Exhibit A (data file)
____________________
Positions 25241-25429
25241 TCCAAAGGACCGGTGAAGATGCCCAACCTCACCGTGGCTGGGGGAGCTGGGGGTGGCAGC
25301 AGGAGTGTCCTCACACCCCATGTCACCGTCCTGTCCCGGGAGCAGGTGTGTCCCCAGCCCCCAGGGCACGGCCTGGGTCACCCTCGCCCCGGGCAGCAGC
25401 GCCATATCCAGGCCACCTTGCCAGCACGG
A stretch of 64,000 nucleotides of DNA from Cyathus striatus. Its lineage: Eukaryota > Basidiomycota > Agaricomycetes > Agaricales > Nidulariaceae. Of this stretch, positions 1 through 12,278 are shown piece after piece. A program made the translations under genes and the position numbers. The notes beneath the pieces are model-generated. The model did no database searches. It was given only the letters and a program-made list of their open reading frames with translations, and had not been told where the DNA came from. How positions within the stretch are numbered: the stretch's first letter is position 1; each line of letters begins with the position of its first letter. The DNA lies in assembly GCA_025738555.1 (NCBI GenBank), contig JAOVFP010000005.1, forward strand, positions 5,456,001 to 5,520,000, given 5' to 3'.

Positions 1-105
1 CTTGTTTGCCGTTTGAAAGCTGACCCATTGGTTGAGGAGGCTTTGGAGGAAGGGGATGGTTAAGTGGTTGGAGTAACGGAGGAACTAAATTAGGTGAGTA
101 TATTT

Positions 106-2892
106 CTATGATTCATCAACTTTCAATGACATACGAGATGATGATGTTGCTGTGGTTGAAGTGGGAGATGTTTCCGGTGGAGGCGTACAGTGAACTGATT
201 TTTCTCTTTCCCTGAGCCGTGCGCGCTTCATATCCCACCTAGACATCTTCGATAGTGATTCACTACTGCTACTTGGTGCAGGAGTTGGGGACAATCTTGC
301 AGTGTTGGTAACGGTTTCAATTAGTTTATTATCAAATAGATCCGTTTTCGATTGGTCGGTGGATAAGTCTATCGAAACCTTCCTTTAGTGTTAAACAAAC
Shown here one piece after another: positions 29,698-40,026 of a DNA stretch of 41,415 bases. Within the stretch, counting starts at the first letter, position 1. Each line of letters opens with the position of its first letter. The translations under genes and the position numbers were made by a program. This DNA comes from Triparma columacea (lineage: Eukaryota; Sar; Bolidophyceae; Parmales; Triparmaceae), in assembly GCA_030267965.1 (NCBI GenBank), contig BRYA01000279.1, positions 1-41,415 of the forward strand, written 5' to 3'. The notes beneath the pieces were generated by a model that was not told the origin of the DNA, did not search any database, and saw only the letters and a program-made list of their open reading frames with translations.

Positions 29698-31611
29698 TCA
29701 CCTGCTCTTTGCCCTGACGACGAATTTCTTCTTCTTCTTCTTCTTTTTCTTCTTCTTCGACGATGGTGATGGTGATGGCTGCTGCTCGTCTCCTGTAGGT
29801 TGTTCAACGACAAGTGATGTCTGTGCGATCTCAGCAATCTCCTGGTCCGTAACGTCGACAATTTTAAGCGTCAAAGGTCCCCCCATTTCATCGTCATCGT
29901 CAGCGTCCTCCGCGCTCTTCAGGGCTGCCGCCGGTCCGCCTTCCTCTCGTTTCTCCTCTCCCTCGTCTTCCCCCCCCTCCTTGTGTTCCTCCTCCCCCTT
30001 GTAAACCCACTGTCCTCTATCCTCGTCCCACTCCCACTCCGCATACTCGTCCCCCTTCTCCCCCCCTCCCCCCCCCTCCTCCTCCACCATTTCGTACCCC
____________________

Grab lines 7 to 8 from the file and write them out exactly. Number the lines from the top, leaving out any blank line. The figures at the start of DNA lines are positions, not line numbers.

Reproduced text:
1 CTTGTTTGCCGTTTGAAAGCTGACCCATTGGTTGAGGAGGCTTTGGAGGAAGGGGATGGTTAAGTGGTTGGAGTAACGGAGGAACTAAATTAGGTGAGTA
101 TATTT